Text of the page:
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Wheat leaf rust. Causal Agent

The fungus Puccinia recondita f. sp. tritici. 






Close up of wheat leaf rust. Spores produced by P. recondita f. sp. tritici appear in pustules formed on wheat foliage in the fall or spring. Pustules are small round lesions that contain bright orange-colored spores (called urediospores or urediniospores). Some chlorosis (yellowing) or necrosis (flecks of dead tissue) also can be associated with this disease. As wheat nears maturity in the late May or June, the orange-colored spores are replaced with dark-grey to black spores, which are called teliospores. 



Planting wheat varieties resistant to leaf rust is the most effective and economical way to control wheat leaf rust. However, the pathogen that causes this disease is highly variable and can frequently adapt to and overcome the genetic resistance bred into wheat varieties. Therefore, be sure to ascertain the current reaction of wheat varieties to leaf rust before planting in the fall. Potential sources of this information include your seed dealer, extension personnel, and extension literature [for example, "Wheat Variety Comparisons Chart, 1997," Production Technology - Crops, July, 1997, vol. 9, no. 17 (revised)].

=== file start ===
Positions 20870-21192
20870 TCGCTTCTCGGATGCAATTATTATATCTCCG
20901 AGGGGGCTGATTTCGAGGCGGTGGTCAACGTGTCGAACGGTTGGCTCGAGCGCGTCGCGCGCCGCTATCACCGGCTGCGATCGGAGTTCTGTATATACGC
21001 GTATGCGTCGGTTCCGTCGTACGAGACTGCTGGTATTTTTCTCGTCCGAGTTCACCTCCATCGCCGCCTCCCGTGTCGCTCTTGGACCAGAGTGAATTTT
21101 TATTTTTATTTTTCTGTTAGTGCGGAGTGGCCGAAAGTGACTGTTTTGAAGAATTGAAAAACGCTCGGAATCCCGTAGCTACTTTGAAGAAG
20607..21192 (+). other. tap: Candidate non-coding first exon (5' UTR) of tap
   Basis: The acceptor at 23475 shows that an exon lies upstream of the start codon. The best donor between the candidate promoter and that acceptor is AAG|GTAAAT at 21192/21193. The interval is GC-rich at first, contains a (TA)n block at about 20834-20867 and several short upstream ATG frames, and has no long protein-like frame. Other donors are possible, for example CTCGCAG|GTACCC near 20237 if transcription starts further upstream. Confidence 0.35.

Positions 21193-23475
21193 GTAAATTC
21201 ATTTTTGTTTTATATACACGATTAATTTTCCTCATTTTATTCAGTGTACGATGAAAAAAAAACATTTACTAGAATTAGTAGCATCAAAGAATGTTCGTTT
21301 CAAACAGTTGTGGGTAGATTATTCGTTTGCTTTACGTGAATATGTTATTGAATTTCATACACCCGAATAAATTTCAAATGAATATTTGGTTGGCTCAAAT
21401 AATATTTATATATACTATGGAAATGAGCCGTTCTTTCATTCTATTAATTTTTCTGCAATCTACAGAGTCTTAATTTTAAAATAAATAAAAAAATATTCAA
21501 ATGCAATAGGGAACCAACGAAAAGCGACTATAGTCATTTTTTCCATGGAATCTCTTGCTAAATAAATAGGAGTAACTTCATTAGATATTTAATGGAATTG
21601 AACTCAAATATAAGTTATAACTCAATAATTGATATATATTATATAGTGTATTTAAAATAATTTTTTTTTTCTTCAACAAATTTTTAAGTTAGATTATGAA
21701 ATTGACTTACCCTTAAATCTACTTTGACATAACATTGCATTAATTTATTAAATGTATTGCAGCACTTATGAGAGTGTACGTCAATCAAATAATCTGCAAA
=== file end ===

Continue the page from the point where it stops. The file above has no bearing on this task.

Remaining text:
Fungicides are available to control leaf rust. Consult your county extension agent or the current edition of the OSU Extension Agents’ Handbook of Insect, Plant Disease, and Weed Control for currently registered fungicides. If a highly susceptible variety was planted, leaf rust is severe on leaves below the flag leaf, conditions are favorable for continued leaf rust development, the yield potential of the field is high (more than 35 bu/ac), and the price of wheat is high ($3.50/bu), then applying a fungicide to limit losses from leaf rust should be considered. 

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